Naomi Klein's l(ooooo)ongread in The Intercept about the state of play in Puerto Rico is the comprehensive summary of the post-Maria fuckery and hope that has gripped America's colonial laboratory, the place where taxation without representation, austerity, chemical weapons, new drugs, and new agribusiness techniques get trialed before the rest of America are subjected to them.
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Atari is launching its own cryptocurrency, because of course it is.
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The company’s Paris-listed stock rose as much as 111% between February 4 and February 15. The company says it is investing in a “crypto platform” that will use its own digital currency, the “Atari Token.” It can be used to – you guessed it – play video games.
I wrote an article for California Sunday Magazine about BitTorrent founder Bram Cohen's new cryptocurrency, called chia. It uses the Bitcoin codebase, but Bram is replacing the energy intensive proof-of-work validation algorithm with a combination of proof-of-unused-hard-drive-space and proof-of-wall-clock-time, which does not require much electricity at all.
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No one owns the Bitcoin network — the code is open source — so Cohen is free to build off of it to develop his spinoff, Chia Network. With Chia, Cohen aims to replace the energy-greedy part of Bitcoin’s code, which rewards miners for generating trillions of numbers a second, with an energy-efficient system, which rewards miners (or “farmers” in Chia’s parlance) based on the amount of unused hard-drive space they have on their computers and how long they’ve had it. If you opt in, the Chia Network will essentially populate that unused space with bingo cards. If Chia calls the numbers on your card, you’ll be awarded newly minted chia.
Wall Street consultants Quinlan & Associates have published "Fool's Gold: Unearthing The World of Cryptocurrency," a $5000, 156-page report that predicts that Bitcoin will drop to $1800 by next December, and down to $810 by 2020 (it is currently trading in the $14,000 range).
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You’d have to be living in some kind of a news blackout not to have heard chatter about cryptocurrencies recently. The granddaddy of ‘em all – BitCoin – has appreciated roughly 2000% over the past twelve months. This puts the total value of all BitCoin close $300B, making it more valuable than roughly 490 of the companies in the Fortune 500 – and far more valuable than any of the banks that were deemed too big to fail during the financial crisis.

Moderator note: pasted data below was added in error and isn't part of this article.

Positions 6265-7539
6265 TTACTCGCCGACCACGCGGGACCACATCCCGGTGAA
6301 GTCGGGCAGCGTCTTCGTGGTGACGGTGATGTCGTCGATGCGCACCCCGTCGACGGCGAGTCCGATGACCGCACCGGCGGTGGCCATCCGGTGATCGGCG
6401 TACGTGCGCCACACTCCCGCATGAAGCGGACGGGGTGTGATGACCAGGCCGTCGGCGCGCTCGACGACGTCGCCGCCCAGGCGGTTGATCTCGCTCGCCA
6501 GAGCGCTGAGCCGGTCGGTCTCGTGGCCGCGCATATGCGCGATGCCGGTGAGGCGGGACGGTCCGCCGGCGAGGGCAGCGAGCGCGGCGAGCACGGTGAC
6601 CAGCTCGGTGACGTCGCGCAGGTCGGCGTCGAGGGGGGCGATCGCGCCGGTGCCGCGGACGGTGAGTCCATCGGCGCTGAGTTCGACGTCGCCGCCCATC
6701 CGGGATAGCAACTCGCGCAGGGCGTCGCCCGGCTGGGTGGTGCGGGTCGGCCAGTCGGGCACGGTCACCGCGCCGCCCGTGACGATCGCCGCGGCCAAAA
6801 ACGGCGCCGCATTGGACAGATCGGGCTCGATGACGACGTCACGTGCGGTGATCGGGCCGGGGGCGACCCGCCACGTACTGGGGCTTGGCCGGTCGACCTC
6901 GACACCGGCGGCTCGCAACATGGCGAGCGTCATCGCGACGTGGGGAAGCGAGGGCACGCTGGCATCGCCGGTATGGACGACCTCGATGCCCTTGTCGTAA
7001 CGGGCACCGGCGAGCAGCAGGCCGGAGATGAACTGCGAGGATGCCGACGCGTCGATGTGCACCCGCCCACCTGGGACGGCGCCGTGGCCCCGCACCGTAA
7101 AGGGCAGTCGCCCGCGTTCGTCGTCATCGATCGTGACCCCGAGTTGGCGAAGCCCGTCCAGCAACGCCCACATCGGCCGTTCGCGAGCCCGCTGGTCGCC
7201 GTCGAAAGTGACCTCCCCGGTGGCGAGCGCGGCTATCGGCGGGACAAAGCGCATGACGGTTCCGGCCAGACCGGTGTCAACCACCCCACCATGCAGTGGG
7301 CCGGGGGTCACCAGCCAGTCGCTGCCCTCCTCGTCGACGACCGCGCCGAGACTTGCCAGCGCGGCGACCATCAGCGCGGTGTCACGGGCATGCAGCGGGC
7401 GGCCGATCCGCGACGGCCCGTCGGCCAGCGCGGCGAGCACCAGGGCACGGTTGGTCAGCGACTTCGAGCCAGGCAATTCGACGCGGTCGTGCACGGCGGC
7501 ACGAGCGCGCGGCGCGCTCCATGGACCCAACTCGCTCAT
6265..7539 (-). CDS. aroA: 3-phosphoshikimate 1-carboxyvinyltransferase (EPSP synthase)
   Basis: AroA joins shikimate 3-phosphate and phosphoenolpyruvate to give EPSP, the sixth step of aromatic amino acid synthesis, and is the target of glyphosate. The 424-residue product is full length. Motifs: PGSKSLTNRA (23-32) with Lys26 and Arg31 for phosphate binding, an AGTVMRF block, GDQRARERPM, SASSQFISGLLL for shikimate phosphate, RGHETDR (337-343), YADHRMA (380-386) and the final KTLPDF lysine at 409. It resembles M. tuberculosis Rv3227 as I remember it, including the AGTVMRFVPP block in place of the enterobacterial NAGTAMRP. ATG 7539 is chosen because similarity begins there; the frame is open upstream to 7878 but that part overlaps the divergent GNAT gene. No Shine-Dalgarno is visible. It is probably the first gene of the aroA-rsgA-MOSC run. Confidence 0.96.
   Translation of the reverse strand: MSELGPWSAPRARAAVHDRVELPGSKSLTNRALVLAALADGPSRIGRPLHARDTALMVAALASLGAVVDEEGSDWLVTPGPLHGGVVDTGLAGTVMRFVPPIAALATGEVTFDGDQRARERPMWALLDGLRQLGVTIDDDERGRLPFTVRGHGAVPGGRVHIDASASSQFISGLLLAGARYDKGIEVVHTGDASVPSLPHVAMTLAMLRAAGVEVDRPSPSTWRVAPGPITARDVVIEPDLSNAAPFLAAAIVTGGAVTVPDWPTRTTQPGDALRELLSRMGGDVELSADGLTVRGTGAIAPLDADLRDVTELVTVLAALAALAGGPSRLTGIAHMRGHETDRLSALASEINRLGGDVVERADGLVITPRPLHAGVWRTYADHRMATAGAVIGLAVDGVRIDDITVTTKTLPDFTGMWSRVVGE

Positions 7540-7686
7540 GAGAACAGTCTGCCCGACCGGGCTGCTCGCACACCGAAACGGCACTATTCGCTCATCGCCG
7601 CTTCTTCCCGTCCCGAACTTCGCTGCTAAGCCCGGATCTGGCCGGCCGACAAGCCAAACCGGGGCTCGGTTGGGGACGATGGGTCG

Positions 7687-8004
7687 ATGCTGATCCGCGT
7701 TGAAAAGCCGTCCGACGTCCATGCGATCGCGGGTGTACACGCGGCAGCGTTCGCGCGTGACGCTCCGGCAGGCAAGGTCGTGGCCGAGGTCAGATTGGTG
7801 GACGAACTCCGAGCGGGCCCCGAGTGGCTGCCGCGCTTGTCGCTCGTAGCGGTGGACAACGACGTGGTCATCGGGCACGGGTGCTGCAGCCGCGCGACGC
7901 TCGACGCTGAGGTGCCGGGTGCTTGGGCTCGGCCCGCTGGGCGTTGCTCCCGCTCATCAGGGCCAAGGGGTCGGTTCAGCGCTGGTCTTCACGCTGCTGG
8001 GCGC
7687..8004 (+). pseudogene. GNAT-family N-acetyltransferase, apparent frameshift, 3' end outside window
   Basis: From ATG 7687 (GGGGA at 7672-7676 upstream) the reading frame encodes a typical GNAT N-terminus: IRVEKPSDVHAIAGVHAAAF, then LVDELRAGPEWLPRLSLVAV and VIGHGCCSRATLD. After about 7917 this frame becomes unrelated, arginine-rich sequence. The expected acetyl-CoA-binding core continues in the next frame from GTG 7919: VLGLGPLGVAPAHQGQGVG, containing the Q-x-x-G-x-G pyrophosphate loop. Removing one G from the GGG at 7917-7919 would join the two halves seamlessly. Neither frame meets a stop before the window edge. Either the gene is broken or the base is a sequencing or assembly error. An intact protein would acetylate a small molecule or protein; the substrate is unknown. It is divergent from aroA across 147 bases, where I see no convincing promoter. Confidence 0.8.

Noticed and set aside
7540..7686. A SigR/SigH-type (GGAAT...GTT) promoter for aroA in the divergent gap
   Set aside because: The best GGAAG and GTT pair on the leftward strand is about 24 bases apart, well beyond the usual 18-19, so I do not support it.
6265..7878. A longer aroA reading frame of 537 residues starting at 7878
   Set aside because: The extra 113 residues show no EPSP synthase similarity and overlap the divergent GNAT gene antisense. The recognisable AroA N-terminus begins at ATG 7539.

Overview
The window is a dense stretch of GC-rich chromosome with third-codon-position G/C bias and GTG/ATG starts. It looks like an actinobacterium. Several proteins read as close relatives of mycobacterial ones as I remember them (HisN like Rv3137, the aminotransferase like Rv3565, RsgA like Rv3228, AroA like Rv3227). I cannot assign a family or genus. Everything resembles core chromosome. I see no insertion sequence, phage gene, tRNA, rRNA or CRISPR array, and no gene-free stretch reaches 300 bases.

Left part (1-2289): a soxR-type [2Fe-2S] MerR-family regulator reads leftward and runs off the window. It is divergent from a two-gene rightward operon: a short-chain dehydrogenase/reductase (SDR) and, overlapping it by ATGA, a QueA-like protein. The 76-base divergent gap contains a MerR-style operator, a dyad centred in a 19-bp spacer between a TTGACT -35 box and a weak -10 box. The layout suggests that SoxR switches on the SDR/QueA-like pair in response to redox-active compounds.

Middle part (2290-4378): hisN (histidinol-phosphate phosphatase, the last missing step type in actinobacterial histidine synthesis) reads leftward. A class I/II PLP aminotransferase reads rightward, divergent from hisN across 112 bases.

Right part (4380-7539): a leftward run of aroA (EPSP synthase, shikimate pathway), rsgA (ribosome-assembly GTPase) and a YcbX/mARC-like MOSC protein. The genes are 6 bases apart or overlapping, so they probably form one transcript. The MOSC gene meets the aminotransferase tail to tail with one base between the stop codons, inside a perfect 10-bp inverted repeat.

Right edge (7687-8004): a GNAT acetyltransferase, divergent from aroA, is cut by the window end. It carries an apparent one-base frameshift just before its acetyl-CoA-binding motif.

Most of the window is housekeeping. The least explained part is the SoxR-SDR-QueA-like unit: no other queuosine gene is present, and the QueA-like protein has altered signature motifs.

So what in the world is going on here? As with all large markets, nobody fully knows. But my interviewee in today’s podcast, Fred Ehrsam, knows this area better than almost anyone. In 2012, he co-founded Coinbase, which is by far the world’s largest consumer-friendly service for storing and trading cryptocurrencies (though its users include many large nonconsumers as well).
Although our interview is a spontaneous conversation, Fred and I both put methodical thought into sequencing our topics, as well as the level of depth that we treat each with. The result is a robust introduction for who know nothing about cryptocurrencies, which can also truly fire the neurons of experts in this field. Will AI’s start running on the block chain? Could a full-fledged Uber, Lyft, or AirBnB competitor exist as a cloud-based Smart Contract? And how might the emergence of Ethereum stand in certain a line of historic events that stretches back before the Bronze Age?
Those who don’t yet know what a blockchain or a smart contract are should be able to follow the entire conversation, clear through to its complex and rather mindbending conclusions, just by listening carefully (although probably not on 2x speed!). Read the rest
Deadcoins (by matixmatix) is a list of, well, dead coins: the Bitcoin-esque cryptocurrencies that failed to take off, which were scams or experiments, or which otherwise are now deceased. Or, perhaps they're all dead, the new Bitcoin boom notwithstanding. Speaking of which, Bitcoin is dead, long live Bitcoin.
If you want something truly, permanent, though, you can get a commemorative gold-plated bitcoin for... the grand sum of $7.88. Read the rest